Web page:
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How do I Write Good Title Tags?

What is a title tag?

Title tags are the unique names of each of your individual web pages. They’re most commonly displayed in SERPs, address bars, and link previews. 

The purpose of a title tag is to clearly and concisely describe the content of the web page it references. They can also help with search engine optimization (SEO) because they define the purpose of your page using keywords.

Why are title tags important?

Title tags are important because they’re one of the first things a user sees when your content shows up in search results.

Think about how you determine which search result to click on.

Chances are, you scan the titles (the large, blue links in SERPs) to find the one that best matches the information you’re looking for.

If you come across any that seem too general, too specific, or too unrelated, you’ll skip over them. Until, eventually, you find one that aptly describes the content that matches your query. Then, you click through to the site and, hopefully, get the answer you’re looking for.

Most of your users sort through search results in the same way.

Your title tag is one of your best opportunities to grab a user’s attention and show them you have quality content on your website. If it’s too long, too short, or too confusing, you’ll probably miss out on clickthroughs, regardless of how great your content is and how much time you put into it.

How do I write a title tag?

Title tags are relatively straightforward, but there are some best practices you can keep in mind when writing yours:

1. Stick to a consistent length

Title tags aren’t meant to have unlimited characters. If your title tag is too long, it will be shortened with an ellipsis (…) which can cut out important information. Most SEO experts recommend sticking to a 60-pixel limit, give or take.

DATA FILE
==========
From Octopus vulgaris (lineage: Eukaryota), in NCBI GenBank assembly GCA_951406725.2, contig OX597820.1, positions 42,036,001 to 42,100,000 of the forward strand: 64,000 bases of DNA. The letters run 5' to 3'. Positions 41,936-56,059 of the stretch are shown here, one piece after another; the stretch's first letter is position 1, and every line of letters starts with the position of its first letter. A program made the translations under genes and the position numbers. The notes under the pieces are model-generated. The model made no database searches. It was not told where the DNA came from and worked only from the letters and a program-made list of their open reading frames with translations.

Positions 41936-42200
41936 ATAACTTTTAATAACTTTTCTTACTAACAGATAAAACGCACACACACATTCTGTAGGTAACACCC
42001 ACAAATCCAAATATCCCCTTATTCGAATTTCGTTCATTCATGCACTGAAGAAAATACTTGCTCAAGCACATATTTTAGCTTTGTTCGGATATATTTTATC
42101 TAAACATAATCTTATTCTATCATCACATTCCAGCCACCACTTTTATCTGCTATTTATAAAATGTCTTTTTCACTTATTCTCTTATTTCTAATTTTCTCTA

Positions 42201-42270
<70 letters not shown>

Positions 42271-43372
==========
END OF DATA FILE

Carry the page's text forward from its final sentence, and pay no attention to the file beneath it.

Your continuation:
If you’re not sure exactly how long your title tag is, you can use a tool like Portent to check it. However, it’s important to note that this tool only displays what your title tag will look like in SERPs, and not in an address bar, which may still be cut off.

2. Make sure you don’t have any typos

Spelling errors and grammar mistakes can be a huge factor in scaring away potential users. If your title tag has a typo in it, it can make your entire website look bad.

Proofread and edit your title tags before you move them live. And, if you’re not sure if they’re correct, have an editor take a look for you.

3. Don’t get keyword stuffy

Keyword stuffing is frowned upon to begin with, but when you are working with character limits, it can be even worse. Don’t get carried away with jamming as many keywords as possible into your title tag. Not only will you risk issues with stuffing, but you could end up cannibalizing your own keywords as well.

Instead, focus on making it descriptive and true to the content of the page.

My best advice? Don’t write for Google, write for your users. Keywords will come naturally.  

4. Use a custom favicon